West Virginia State Treasurer Riley Moore stopped by the Monongalia County Sheriff’s Office Thursday afternoon to present the department with an unclaimed property check that came from a gun auction held by Moore’s office.
According to the state’s Unclaimed Property Code, every year law enforcement agencies are able to turn over unclaimed, seized, or outdated firearms in their possession to the Treasurer’s Office for auction.
The weapons include those that are older or no longer used by the department, or that have been legally seized by law enforcement and stored in evidence rooms for an extended period of time.
Sheriff Perry Palmer said there are other ways to dispose of unusable weapons, but turning them over to the state “makes it easy for us because they have better ways and means to auction off the firearms.”
The State Treasurer’s Office held its 10th unclaimed property firearms auction Sept. 21. A record-high number of law enforcement agencies — a total of 19 police departments, sheriff’s offices and state police detachments — turned over property for the auction that raised nearly $90,000.
From the sale of the weapons it turned over, the Monongalia County Sheriff’s Department received $8,802 that Palmer said will go back into the department’s general fund to be used for various things like equipment and training.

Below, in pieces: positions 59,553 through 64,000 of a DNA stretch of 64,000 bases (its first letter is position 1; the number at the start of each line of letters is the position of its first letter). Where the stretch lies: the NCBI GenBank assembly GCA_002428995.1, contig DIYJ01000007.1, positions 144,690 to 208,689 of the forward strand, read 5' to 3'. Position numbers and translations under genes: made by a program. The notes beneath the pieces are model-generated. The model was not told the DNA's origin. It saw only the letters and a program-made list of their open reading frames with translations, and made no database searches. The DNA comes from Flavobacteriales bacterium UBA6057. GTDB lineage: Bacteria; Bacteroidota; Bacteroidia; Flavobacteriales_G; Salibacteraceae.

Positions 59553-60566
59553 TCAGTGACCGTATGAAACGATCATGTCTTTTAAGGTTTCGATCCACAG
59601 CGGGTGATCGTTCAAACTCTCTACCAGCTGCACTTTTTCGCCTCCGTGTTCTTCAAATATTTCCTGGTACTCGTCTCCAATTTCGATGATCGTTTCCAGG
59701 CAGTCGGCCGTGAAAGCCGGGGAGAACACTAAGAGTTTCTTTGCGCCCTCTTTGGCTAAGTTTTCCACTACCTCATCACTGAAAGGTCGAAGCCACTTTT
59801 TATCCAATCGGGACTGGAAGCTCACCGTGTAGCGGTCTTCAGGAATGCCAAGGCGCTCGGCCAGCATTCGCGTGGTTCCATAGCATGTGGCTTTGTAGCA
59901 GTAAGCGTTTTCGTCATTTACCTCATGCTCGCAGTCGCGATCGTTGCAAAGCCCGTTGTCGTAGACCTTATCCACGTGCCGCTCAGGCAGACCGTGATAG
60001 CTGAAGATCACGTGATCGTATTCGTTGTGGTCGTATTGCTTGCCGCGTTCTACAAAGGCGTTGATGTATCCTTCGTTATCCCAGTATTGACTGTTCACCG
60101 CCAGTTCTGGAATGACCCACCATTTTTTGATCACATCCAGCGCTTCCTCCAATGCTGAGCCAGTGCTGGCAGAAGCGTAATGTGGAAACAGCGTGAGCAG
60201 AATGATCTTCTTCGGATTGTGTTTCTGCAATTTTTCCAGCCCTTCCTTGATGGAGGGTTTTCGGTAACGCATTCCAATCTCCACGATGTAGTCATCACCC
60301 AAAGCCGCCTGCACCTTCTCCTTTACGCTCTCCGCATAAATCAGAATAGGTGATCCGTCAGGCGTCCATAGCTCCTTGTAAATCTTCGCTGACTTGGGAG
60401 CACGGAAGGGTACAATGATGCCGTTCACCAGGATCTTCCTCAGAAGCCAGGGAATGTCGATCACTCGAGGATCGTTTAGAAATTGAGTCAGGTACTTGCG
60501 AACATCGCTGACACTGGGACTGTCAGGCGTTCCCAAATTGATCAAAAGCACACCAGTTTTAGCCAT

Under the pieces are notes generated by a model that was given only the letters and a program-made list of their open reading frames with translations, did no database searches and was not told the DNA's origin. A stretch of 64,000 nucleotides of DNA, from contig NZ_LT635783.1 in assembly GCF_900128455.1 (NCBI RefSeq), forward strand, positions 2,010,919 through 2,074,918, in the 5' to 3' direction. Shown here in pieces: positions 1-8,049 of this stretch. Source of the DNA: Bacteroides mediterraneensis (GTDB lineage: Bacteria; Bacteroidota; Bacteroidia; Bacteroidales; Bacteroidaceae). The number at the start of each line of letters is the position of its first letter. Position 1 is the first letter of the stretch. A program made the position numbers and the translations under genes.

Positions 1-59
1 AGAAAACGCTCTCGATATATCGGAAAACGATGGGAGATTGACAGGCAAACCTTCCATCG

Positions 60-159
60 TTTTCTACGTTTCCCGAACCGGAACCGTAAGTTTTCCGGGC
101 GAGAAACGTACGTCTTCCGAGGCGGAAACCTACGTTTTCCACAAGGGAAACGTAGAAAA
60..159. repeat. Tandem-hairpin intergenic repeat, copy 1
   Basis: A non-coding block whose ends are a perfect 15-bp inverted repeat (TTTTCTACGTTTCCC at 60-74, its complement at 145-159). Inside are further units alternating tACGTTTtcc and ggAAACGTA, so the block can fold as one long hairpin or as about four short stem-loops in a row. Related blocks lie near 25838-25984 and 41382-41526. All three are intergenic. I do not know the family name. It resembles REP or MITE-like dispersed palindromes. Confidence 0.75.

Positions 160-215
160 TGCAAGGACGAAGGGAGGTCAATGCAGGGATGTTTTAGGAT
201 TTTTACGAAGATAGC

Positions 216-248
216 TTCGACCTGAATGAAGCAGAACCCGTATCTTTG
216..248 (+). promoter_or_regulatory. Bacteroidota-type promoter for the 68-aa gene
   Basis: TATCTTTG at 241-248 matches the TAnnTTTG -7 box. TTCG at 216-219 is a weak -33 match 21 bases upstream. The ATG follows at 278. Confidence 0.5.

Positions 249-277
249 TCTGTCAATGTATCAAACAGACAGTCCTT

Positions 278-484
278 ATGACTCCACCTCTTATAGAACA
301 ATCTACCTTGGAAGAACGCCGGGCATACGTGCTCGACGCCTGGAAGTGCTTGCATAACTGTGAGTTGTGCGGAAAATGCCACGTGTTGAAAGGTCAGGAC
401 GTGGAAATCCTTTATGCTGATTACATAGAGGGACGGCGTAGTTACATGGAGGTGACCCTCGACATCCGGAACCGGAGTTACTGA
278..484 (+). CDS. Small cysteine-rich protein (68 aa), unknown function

“We’ve now been able to increase, year after year, the number of different law enforcement agencies around the state that are participating in this, and we have had some record-breaking years around this — sometimes raising $150,000 for different agencies around the state,” Moore said.
“This year we had more law enforcement agencies than anytime previously participate in this, which is wonderful because these firearms would generally just be destroyed if they didn’t go through this auction process that we do.”
In March, Moore’s office held an auction that raised a total of $141,000 to benefit participating agencies. Last year’s auction raised nearly $110,000 for law enforcement.
The auctions are not open to the general public. Only pre-registered federal firearms license holders are able to attend and bid on the guns, which Moore says is a win-win for all parties.
“The money is able to be returned to the law enforcement agency and then those firearms are bought generally by gun shops that then refurbish them and resell them, so there’s no money lost there and everybody kind of wins,” he said. “It’s been a good event for all the different law enforcement agencies around the state.”
West Virginia is the only state treasurer’s office in the country that allows for this auction process to benefit law enforcement agencies, according to Mike Comer, deputy treasurer of records and security.
“There’s a lot of ways to try to help fund the police and this is one of the ways that we’ve been able to do that,” Moore said. “We’re proud to be able to help our police forces around the state of West Virginia to protect and serve the communities they work in.”